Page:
“Cerebral blood flow” is an elegant sounding phrase, don’t you think? The interesting thing about the non-invasive therapy called low-intensity pulsed ultrasound (lipus) is that it addresses cerebral blood flow regardless if you are thinking about vascular dementia or alzheimer’s disease.
Or to look at in another way, if you are interested in enhancing brain health for any reason, consider the non-invasive therapy called LIPUS as the study linked and excerpted below is about enhanced cerebral blood flow.
This post is the first in a series on cerebral blood flow and brain health. This series will focus on any/all therapies that are:
LIPUS fits the three criteria above. I plan to research and write about brain health therapies including nutrition, supplementation, lifestyle, etc. therapies that enhance brain health.
Do you have some form of dementia? Are you interested in increasing your cerebral blood flow? Please scroll down the page, post a question or comment and I will reply to you ASAP.
“Cerebral circulation is the movement of blood through the network of cerebral arteries and veins supplying the brain. The rate of the cerebral blood flow in the adult is typically 750 milliliters per minute, representing 15% of the cardiac output. The arteriesdeliver oxygenated blood, glucose and other nutrients to the brain, and the veins carry deoxygenated blood back to the heart, removing carbon dioxide, lactic acid, and other metabolic products. Since the brain is very vulnerable to compromises in its blood supply, the cerebral circulatory system has many safeguards including autoregulation of the blood vessels and the failure of these safeguards can result in a stroke. The amount of blood that the cerebral circulation carries is known as cerebral blood flow…”
“Background-Therapeutic focused-ultrasound to the hippocampus has been reported to exert neuroprotective effects on dementia. In the present study, we examined whether the whole-brain LIPUS (low-intensity pulsed ultrasound) therapy is effective and safe in 2 mouse models of dementia (vascular dementia, VaD and Alzheimer’s disease, AD), and if so, to elucidate the common underlying mechanism(s) involved.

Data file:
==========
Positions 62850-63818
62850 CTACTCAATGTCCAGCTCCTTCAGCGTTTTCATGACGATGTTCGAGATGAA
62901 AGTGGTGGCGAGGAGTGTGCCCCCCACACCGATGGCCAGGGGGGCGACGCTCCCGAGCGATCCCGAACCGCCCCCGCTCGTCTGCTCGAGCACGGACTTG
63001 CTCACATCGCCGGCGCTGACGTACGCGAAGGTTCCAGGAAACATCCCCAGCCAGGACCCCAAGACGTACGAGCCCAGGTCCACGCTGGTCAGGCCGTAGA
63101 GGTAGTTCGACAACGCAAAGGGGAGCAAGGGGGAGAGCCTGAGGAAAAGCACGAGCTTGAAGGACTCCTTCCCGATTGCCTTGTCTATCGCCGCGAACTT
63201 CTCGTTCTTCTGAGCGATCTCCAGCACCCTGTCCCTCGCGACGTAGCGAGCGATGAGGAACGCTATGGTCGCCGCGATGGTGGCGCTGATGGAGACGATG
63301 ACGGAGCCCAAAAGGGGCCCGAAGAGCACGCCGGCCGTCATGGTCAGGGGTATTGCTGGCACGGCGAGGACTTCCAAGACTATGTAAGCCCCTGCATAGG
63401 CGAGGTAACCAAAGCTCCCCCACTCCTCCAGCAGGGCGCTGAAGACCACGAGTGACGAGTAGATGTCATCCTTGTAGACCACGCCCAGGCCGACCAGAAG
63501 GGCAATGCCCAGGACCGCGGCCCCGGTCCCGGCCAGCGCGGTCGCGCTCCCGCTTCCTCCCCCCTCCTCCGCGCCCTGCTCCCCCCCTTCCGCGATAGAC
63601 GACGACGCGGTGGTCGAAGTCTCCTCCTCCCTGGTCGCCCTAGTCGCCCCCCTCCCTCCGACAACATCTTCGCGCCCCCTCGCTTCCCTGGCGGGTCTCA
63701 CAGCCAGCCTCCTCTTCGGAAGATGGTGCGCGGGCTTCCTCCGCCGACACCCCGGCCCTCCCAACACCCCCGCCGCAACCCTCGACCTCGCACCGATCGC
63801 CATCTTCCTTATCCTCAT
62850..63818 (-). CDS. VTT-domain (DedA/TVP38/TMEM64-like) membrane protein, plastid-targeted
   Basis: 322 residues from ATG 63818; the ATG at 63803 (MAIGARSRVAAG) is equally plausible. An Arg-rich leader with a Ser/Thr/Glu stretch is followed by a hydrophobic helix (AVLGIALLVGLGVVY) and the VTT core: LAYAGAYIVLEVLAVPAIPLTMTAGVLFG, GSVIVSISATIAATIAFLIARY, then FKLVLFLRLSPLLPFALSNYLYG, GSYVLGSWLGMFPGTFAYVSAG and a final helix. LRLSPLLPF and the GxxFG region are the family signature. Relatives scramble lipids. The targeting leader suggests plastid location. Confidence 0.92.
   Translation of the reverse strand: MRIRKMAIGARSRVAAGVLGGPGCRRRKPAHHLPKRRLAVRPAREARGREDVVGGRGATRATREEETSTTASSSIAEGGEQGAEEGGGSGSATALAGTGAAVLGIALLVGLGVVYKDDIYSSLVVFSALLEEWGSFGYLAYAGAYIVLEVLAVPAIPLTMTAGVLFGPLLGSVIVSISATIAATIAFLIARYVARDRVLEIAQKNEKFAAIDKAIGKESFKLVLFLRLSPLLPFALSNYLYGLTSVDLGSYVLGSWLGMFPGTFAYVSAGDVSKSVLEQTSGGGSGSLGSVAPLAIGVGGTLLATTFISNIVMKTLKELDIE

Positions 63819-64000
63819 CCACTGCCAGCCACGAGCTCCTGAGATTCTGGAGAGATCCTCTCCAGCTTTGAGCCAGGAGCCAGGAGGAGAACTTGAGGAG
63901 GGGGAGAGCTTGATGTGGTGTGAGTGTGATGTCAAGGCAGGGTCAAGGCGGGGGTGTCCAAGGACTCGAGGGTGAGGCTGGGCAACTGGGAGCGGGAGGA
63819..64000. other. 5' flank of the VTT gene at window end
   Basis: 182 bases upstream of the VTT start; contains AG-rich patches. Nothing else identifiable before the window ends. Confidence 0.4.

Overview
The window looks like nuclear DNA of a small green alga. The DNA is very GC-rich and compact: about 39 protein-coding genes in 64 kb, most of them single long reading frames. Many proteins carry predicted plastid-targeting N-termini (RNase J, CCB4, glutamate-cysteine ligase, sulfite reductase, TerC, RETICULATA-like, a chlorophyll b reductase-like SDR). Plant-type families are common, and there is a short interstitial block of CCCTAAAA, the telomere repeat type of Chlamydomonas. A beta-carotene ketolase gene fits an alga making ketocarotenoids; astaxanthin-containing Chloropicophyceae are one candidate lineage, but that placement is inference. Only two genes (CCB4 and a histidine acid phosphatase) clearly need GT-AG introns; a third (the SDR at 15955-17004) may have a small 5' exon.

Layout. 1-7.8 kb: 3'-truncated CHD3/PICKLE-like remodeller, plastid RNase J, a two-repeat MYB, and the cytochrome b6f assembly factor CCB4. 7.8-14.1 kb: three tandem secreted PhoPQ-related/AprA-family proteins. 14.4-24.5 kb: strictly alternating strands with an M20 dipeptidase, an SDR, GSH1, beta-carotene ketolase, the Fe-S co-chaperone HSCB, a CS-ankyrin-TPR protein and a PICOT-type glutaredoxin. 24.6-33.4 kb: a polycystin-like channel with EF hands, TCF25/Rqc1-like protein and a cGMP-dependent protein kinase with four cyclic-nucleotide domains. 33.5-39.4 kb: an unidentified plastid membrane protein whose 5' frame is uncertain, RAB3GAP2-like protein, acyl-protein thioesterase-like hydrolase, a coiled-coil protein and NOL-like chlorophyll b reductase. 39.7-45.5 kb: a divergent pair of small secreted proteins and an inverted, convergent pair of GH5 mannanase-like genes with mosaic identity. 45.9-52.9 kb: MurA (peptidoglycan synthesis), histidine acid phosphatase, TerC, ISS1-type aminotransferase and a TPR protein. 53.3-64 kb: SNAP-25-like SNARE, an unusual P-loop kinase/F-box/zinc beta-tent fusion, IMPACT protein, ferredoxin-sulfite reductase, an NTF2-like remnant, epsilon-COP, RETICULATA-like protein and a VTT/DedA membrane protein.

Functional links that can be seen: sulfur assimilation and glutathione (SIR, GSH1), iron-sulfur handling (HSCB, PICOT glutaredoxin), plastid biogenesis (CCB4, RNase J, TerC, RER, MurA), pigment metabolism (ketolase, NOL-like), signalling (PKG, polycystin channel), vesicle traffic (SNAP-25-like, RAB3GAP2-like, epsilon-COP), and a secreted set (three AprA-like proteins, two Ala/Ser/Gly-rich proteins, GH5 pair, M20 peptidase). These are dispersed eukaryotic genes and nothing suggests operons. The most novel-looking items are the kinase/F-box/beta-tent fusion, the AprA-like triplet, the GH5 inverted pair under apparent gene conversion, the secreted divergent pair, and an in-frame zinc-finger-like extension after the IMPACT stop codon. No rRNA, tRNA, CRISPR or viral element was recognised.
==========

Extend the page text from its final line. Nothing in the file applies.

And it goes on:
METHODS- We used bilateral carotid artery stenosis (BCAS) model with micro-coils in male C57BL/6 mice as a VaD model and 5XFAD transgenic mice as an AD model. We applied the LIPUS therapy (1.875 MHz, 6.0 kHz, 32cycles) to the whole brain.
RESULTS-In both models, the LIPUS therapy markedly ameliorated cognitive impairments (Y-maze test and/or passive avoidance test) associated with improved cerebral blood flow (CBF). Mechanistically, the LIPUS therapy significantly increased CD31-positive endothelial cells and Olig2-positive oligodendrocyte precursor cells (OPCs) in the VaD model, while it reduced Iba-1-positive microglias and amyloid-β (Aβ) plaque in the AD model. In both models, endothelium-related genes were significantly upregulated in RNA-sequencing, and expressions of endothelial nitric oxide synthase (eNOS) and neurotrophins were upregulated in Western blotting. Interestingly, the increases in glia cells and neurotrophin expressions showed significant correlations with eNOS expression. Importantly, these beneficial effects of LIPUS were absent in eNOS-knockout mice.
CONCLUSIONS-These results indicate that the whole-brain LIPUS is an effective and non-invasive therapy for dementia by activating specific cells corresponding to each pathology, for which eNOS activation plays an important role as a common mechanism.”